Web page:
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Abramoff associate charged
A former congressional aide who became an associate of Jack Abramoff is the latest Washington power broker to be charged in a lobbying scandal that continues to rock Capitol Hill.
Kevin A. Ring, 37, was charged in a 10-count indictment, unsealed Monday, with conspiring with Abramoff and others to give gifts to public officials to either reward or encourage favors. Before going to work for Abramoff, Mr. Ring worked for Rep. John T. Doolittle, California Republican.
Abramoff, the central figure in the scandal, was sentenced last week to four years in prison. As part of his plea agreement, Abramoff agreed to cooperate with prosecutors. So far, his cooperation has led to guilty pleas from 12 other people, including former Rep. Bob Ney, Ohio Republican. In 2006, Abramoff began serving a prison term for a conviction in a separate Florida case.
The scandal helped Democrats win control of Congress in 2006 for the first time in 12 years. They used the slogan “culture of corruption” during the campaign to describe their Republican opponents.
On Monday afternoon, Mr. Ring pleaded not guilty in federal court in the District.
FBI agents arrested Mr. Ring at his home Monday morning. His lawyer attacked the move, saying the FBI ignored requests to allow Mr. Ring to turn himself in should he be indicted.
“While Mr. Ring has been cooperating with officials for over two years, he simply could not plead guilty to crimes he did not commit,” attorney Richard Hibey said. “From that point, he was deemed uncooperative.”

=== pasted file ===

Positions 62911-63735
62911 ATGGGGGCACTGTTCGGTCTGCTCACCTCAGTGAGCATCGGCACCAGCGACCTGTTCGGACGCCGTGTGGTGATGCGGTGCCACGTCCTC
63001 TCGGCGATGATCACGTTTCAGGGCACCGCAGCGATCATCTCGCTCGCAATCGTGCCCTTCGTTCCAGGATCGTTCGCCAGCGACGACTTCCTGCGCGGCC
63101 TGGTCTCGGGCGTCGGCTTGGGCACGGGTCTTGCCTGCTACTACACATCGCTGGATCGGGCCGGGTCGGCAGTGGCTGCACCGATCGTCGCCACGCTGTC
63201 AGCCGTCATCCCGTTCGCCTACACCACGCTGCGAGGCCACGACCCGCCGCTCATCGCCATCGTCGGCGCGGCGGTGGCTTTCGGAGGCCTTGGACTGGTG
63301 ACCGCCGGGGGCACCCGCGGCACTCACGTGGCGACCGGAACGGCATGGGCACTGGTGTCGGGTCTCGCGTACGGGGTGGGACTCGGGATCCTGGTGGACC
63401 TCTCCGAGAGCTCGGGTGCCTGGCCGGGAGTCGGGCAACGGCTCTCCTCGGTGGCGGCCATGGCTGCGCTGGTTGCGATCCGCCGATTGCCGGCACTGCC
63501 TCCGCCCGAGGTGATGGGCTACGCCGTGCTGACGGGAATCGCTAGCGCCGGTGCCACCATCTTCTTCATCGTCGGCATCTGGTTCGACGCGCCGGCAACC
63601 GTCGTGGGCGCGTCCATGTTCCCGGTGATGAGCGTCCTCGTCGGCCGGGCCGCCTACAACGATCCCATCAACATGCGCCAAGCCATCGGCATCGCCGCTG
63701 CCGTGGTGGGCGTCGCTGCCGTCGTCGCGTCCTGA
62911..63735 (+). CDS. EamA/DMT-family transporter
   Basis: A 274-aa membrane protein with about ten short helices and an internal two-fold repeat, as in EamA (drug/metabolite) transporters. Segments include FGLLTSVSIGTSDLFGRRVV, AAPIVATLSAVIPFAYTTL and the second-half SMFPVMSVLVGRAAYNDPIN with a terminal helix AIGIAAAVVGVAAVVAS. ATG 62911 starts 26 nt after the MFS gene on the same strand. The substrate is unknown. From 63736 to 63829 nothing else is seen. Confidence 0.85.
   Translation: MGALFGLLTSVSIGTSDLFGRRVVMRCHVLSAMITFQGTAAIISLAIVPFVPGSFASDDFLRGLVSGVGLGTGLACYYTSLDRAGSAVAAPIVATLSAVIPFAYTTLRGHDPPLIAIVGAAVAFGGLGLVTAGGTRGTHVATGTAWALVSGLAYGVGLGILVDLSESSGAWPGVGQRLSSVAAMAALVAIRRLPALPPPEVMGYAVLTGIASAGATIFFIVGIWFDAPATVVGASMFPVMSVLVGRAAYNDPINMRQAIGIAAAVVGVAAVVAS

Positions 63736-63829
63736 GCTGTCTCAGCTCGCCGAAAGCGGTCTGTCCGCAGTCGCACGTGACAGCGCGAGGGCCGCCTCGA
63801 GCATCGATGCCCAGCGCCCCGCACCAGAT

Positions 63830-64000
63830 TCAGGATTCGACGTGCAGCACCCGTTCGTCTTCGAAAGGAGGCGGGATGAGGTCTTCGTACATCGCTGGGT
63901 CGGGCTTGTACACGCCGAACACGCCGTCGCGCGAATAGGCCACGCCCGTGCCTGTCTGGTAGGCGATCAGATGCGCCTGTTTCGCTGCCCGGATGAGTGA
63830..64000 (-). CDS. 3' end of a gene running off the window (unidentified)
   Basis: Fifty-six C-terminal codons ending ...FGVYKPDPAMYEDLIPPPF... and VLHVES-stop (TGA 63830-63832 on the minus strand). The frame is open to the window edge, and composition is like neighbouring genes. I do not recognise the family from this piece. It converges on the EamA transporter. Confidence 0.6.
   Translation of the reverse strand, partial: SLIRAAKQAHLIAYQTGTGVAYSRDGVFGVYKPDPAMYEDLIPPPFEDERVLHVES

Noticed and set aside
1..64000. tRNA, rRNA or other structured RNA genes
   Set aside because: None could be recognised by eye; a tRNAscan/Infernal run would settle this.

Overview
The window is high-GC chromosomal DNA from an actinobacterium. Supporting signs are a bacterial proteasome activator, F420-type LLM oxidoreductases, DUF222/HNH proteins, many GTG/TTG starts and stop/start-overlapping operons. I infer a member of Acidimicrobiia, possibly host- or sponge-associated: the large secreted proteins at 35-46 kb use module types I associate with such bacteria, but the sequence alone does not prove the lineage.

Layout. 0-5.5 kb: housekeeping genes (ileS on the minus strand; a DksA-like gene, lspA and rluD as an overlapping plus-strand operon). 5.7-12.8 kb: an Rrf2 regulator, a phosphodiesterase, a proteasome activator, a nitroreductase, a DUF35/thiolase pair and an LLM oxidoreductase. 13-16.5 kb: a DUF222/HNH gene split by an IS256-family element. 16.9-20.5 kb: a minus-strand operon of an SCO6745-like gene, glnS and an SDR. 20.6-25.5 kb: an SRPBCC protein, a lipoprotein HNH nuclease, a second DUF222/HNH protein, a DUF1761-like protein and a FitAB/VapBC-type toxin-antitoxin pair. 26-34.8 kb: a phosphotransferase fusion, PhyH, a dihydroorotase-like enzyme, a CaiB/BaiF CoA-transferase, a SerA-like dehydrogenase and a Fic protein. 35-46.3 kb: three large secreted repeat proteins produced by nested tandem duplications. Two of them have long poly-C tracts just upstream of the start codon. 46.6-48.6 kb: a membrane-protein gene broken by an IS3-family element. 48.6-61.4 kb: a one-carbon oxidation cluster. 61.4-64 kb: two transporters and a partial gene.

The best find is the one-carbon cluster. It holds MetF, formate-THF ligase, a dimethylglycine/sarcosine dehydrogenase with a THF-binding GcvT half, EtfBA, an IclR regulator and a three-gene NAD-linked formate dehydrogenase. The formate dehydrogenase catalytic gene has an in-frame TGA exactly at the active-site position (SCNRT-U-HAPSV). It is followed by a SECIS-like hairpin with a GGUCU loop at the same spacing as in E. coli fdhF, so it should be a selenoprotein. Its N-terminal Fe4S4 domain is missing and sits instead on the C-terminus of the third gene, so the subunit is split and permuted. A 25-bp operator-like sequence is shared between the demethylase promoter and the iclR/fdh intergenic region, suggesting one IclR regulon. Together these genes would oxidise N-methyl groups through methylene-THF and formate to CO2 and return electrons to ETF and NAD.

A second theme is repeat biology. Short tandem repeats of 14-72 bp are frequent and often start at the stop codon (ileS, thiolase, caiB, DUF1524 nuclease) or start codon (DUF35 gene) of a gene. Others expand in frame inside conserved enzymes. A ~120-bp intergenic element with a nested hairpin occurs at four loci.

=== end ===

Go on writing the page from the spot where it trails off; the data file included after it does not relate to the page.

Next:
Mr. Ring is accused of buying influence with expensive dinners, tickets and campaign contributions.
One of the offices that prosecutors say Mr. Ring targeted was Mr. Doolittle’s.
According to the indictment, Mr. Ring showered Mr. Doolittle’s staff members with gifts and Abramoff even put the congressman’s wife on the payroll.
Though he is referred to only as “Representative 5” in the indictment, Mr. Doolittle’s lawyers called the references to their client “gratuitous,” which they said were designed to “titillate the public, with the foreseeable and therefore intended consequence of attempting to embarrass and pressure the congressman.”
Mr. Doolittle, who has not been charged, is not running for re-election.
“Not once in this document does the Department of Justice allege any sort of illegal agreement between Congressman Doolittle, on the one hand, and Kevin Ring or Jack Abramoff, on the other,” said attorneys David Barger and Michael Sklaire. “To the extent the indictment can be read to imply such an agreement, the congressman continues to steadfastly maintain there was none and that he is innocent.”
About the Author
Ben Conery is a member of the investigative team covering the Supreme Court and legal affairs. Prior to coming to The Washington Times in 2008, Mr. Conery covered criminal justice and legal affairs for daily newspapers in Connecticut and Massachusetts. He was a 2006 recipient of the New England Newspaper Association’s Publick Occurrences Award for a series of articles about ...
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